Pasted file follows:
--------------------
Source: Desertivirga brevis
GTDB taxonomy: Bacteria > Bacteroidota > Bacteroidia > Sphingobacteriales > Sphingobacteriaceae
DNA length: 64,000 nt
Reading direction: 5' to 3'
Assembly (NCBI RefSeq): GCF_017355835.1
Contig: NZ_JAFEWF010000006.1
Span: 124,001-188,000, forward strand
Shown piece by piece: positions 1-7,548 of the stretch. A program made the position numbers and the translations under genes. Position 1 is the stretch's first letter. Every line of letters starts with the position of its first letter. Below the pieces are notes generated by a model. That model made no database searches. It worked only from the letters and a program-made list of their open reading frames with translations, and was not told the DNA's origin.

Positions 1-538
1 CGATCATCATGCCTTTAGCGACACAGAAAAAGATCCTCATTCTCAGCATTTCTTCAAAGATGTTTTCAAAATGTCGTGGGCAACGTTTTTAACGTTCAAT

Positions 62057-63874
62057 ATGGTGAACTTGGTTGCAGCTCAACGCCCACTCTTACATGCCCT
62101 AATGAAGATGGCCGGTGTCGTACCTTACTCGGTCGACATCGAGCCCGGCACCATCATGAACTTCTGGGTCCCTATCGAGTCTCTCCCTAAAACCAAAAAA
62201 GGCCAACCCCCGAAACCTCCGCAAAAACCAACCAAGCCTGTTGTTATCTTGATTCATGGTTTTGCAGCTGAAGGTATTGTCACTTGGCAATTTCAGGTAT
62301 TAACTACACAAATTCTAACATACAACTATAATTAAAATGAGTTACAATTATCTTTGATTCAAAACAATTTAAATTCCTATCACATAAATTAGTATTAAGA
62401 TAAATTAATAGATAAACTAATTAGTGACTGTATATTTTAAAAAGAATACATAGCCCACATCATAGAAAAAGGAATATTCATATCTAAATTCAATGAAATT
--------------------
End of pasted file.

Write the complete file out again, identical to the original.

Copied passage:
Source: Desertivirga brevis
GTDB taxonomy: Bacteria > Bacteroidota > Bacteroidia > Sphingobacteriales > Sphingobacteriaceae
DNA length: 64,000 nt
Reading direction: 5' to 3'
Assembly (NCBI RefSeq): GCF_017355835.1
Contig: NZ_JAFEWF010000006.1
Span: 124,001-188,000, forward strand
Shown piece by piece: positions 1-7,548 of the stretch. A program made the position numbers and the translations under genes. Position 1 is the stretch's first letter. Every line of letters starts with the position of its first letter. Below the pieces are notes generated by a model. That model made no database searches. It worked only from the letters and a program-made list of their open reading frames with translations, and was not told the DNA's origin.

Positions 1-538
1 CGATCATCATGCCTTTAGCGACACAGAAAAAGATCCTCATTCTCAGCATTTCTTCAAAGATGTTTTCAAAATGTCGTGGGCAACGTTTTTAACGTTCAAT

Positions 62057-63874
62057 ATGGTGAACTTGGTTGCAGCTCAACGCCCACTCTTACATGCCCT
62101 AATGAAGATGGCCGGTGTCGTACCTTACTCGGTCGACATCGAGCCCGGCACCATCATGAACTTCTGGGTCCCTATCGAGTCTCTCCCTAAAACCAAAAAA
62201 GGCCAACCCCCGAAACCTCCGCAAAAACCAACCAAGCCTGTTGTTATCTTGATTCATGGTTTTGCAGCTGAAGGTATTGTCACTTGGCAATTTCAGGTAT
62301 TAACTACACAAATTCTAACATACAACTATAATTAAAATGAGTTACAATTATCTTTGATTCAAAACAATTTAAATTCCTATCACATAAATTAGTATTAAGA
62401 TAAATTAATAGATAAACTAATTAGTGACTGTATATTTTAAAAAGAATACATAGCCCACATCATAGAAAAAGGAATATTCATATCTAAATTCAATGAAATT